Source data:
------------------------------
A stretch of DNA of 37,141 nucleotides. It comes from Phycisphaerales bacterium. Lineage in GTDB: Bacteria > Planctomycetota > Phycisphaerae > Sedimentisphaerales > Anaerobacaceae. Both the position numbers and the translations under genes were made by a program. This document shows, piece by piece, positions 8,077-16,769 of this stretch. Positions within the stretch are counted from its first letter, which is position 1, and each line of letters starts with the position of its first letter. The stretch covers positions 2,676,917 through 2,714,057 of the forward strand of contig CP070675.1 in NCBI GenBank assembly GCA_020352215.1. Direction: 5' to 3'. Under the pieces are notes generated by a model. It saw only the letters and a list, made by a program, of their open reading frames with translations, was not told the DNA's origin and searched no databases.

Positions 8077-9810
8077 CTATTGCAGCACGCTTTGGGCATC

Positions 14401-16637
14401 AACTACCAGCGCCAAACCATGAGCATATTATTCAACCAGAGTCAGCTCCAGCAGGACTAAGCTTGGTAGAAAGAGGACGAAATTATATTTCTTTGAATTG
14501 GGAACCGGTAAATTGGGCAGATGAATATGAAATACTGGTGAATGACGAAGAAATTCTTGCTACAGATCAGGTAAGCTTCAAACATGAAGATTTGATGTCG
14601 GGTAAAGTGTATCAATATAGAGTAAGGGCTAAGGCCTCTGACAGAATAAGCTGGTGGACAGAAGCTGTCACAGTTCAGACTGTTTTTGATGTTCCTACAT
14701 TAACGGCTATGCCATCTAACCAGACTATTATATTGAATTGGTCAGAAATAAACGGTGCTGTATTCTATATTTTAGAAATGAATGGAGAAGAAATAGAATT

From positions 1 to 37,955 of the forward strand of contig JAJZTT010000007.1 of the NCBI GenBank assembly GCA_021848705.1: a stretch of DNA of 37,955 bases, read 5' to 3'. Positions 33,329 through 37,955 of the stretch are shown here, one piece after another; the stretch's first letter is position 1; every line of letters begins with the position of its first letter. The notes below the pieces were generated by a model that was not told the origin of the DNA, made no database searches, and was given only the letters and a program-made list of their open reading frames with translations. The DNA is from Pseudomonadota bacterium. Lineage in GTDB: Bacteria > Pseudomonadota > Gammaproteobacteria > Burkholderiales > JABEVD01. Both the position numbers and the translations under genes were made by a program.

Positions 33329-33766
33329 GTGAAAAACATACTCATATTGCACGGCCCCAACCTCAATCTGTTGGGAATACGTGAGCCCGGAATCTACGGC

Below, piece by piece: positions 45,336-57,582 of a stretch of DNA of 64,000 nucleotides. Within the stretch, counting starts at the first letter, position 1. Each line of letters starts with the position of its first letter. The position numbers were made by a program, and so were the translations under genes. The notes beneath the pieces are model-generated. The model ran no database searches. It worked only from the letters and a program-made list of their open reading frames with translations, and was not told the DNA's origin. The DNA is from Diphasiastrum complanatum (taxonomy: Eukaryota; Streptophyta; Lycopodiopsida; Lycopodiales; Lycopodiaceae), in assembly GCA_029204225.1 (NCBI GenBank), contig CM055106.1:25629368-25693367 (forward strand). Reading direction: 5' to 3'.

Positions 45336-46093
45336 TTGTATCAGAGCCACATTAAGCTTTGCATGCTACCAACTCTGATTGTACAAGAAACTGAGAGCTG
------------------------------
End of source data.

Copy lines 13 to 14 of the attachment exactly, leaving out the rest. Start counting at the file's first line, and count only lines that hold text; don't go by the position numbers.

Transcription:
Positions 45336-46093
45336 TTGTATCAGAGCCACATTAAGCTTTGCATGCTACCAACTCTGATTGTACAAGAAACTGAGAGCTG